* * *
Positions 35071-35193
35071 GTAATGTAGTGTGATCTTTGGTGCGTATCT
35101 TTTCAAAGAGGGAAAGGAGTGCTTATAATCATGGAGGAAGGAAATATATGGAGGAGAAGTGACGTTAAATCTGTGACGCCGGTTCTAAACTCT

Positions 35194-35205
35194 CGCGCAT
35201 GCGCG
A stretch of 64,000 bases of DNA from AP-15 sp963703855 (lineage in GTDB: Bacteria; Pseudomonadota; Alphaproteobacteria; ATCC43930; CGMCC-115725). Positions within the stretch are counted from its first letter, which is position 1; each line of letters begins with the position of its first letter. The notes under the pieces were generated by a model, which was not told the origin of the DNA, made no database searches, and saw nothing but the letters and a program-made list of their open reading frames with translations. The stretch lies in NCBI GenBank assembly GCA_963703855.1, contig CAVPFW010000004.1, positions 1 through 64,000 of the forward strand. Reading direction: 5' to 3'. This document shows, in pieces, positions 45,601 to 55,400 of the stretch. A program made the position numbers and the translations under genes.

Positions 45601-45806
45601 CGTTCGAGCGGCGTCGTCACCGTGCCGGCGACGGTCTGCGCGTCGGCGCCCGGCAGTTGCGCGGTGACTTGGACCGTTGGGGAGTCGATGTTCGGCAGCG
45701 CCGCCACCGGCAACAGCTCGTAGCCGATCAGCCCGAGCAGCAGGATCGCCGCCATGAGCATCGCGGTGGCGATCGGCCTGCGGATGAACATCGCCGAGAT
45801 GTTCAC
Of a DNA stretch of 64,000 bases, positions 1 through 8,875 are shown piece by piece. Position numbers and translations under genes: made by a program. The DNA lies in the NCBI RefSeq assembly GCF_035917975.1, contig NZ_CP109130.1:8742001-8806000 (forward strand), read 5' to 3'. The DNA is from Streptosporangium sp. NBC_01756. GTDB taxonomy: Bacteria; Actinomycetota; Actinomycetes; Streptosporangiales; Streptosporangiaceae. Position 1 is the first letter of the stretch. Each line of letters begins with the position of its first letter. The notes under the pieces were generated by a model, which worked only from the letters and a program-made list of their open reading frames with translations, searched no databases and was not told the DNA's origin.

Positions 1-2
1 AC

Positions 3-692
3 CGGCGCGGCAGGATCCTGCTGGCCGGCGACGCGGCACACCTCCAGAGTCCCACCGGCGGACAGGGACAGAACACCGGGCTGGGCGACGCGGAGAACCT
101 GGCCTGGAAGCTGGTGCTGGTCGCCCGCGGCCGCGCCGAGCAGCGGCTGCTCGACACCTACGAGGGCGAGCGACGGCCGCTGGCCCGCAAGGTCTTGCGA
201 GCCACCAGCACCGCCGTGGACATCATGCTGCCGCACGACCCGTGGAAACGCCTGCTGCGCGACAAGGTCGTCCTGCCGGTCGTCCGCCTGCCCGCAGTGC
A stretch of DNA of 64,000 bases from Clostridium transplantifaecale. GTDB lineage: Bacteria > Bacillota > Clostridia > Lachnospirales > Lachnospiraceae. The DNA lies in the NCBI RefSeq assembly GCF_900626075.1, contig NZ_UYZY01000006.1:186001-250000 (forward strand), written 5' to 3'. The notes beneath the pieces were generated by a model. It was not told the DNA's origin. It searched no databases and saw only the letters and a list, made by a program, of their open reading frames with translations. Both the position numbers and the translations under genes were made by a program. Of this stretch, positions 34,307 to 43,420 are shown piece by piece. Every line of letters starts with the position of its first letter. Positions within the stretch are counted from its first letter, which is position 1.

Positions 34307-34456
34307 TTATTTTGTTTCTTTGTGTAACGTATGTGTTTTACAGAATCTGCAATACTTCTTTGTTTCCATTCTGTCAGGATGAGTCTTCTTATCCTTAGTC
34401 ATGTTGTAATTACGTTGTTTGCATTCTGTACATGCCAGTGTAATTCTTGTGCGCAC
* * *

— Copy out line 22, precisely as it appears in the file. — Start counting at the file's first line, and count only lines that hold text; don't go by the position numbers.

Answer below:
34401 ATGTTGTAATTACGTTGTTTGCATTCTGTACATGCCAGTGTAATTCTTGTGCGCAC